Putting Global Ethical Standards into Practice in a Dangerous and Divided World
In 1987, the then recently established InterAction Council conducted its first interfaith dialogue in Rome. Subsequent interfaith dialogues have focused on the emerging concept of a global ethic, a statement of the commonly shared moral principles held by all major religions. The discussion of shared ethical principles was restricted to those necessary to promote a peaceful, tolerant and compassionate society and cooperation among nations, and was embodied by the Council in its 1997 Universal Declaration of Human Responsibilities. At its core, the Declaration embraced the Golden Rule of “not doing unto others what you would not wish done to you.”
Convened by Organizing Chairman H.E. Dr. Franz Vranitzky and led by the meeting’s Co-Chairs, The Rt. Hon. Malcolm Fraser and H.E. Mr. Yasuo Fukuda, the InterAction Council again hosted an interfaith dialogue in March 2014 in Vienna to examine the challenges in giving effect to a global ethical standard in a dangerous and divided world.
- Even when a global ethic is clearly defined and understood, differing relationships between governments and religions, and a variety of cultural and religious backgrounds, present problems for the implementation of a global ethic.
- For governments, there is a tension among national interest, self-interest, and ethical concerns. There is a temptation to take the easy short-term decision and to push ethical considerations aside.
- The practice of a global ethic and its implementation is complicated because each situation is different and set in a unique context.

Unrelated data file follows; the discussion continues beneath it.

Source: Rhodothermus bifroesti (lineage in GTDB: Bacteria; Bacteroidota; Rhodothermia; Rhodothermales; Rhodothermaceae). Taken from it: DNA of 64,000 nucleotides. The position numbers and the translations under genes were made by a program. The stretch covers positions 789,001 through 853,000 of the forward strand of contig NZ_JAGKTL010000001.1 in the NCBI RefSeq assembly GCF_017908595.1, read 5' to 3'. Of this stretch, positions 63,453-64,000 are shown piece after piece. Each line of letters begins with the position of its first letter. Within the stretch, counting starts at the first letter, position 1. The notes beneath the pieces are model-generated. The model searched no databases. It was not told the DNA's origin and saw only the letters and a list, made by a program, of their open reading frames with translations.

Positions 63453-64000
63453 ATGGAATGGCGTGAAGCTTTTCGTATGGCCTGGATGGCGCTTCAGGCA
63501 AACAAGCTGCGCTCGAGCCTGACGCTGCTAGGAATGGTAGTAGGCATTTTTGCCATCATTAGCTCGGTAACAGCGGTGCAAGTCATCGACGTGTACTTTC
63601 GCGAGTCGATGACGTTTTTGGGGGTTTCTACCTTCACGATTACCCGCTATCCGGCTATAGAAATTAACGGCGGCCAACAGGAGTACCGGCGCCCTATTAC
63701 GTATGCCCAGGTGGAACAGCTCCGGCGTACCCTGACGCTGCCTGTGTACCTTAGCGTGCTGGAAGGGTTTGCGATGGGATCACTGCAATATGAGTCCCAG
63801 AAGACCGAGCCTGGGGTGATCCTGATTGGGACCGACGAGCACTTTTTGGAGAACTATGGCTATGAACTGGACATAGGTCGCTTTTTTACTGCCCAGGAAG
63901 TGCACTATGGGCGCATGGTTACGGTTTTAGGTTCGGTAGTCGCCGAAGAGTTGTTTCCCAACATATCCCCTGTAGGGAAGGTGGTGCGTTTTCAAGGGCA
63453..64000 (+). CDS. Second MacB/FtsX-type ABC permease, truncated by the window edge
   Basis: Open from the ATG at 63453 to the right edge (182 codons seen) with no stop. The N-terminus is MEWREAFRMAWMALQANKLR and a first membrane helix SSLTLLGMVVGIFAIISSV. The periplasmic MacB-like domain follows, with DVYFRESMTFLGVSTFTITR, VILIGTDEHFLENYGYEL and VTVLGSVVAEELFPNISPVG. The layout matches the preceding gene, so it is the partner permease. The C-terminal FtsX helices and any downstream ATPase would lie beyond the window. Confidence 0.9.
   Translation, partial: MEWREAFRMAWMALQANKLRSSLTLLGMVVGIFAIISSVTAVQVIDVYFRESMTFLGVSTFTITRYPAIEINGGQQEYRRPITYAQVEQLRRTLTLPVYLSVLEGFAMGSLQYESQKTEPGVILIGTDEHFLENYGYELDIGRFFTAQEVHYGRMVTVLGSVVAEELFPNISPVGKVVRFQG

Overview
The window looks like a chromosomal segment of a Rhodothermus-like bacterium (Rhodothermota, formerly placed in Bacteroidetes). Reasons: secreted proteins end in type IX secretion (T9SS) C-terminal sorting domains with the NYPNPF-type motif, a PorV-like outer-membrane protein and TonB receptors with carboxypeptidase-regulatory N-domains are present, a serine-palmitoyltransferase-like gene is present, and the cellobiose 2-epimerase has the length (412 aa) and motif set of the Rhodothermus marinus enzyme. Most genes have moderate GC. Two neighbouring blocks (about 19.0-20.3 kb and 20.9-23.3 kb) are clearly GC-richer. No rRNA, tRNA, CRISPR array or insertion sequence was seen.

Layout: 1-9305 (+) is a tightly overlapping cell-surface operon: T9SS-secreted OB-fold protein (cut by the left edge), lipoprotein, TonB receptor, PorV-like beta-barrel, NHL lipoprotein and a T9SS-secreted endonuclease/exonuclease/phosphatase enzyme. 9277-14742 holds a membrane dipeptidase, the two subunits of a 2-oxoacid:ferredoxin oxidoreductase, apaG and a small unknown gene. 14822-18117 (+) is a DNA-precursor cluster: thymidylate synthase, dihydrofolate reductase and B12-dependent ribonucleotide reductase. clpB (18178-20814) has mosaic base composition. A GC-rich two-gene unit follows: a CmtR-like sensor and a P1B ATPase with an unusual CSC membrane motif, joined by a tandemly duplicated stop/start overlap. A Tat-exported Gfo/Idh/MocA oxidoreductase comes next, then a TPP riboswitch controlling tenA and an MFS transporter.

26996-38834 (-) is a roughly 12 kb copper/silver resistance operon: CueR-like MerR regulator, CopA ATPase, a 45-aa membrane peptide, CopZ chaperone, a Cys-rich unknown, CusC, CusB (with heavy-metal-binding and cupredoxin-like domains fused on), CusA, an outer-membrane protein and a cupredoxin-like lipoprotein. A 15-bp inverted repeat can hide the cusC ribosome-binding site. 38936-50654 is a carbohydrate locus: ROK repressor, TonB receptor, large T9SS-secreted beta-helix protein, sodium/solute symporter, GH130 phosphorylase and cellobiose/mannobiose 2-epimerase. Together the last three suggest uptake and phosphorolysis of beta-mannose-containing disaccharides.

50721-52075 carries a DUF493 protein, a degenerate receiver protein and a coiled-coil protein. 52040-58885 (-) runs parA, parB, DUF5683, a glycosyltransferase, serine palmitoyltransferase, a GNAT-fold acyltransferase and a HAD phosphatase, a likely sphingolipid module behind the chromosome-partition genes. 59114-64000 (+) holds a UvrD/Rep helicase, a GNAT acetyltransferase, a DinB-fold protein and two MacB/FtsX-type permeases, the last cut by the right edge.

- Even where principles of a global ethic are written into law, the effect of those principles can be affected by an unwillingness to implement or enforce the laws.
- Sectarian violence, within individual religions and between religions, and the rise of extremism within many religions and cultures of the world, present special challenges to leaders and to the implementation of a global ethic.
- Sustaining and advancing the practical application of a global ethic is a never-ending task. Leaders are constantly presented with short-term temptations to sacrifice commitment to a global ethic for expedient goals. Progress over many years can be undone quickly by giving in to extremist or short-term self-interest.
- Advancement of a global ethic involves, at its core, respect, tolerance, and compassion for all people. All human beings should be treated as equal.
- Progress toward a global ethic is made more difficult by the rapid growth in population. H.E. Mr. Helmut Schmidt emphasized that achievement of ethical goals is harder in a world with 7.2 billion inhabitants that is quickly moving toward more than 9 billion.
Deliberations in Vienna highlighted practical steps necessary to advance a wider acceptance of a global ethic as a vehicle for justice and peace.
- Continued promotion of the concept of a global ethic and acceptance of the necessary responsibility and obligations.
- Rejection of any legitimization of violence and upholding the value of life.
- Deliberate efforts to avoid policies that can be misunderstood; that can promote division.
- Special efforts to understand the point of view of other people. Such understanding is essential if differences are to be overcome.
- A renewed commitment on the part of government leaders to implement a global ethic as a path to peace and to promote cooperation from cultural and religious diversity.
- Rejection of extremism and politics of division and denigration by governments.
- Particular efforts to counteract extremism evident in some regions and states.
- Recognition that promotion of global ethical standards is made more complex in a modern, global world community.
- That particular effort be made to educate all people, and especially the young, about all major religions and the common ethical standards that they embrace.
- Continuing interfaith dialogue between political and religious leaders.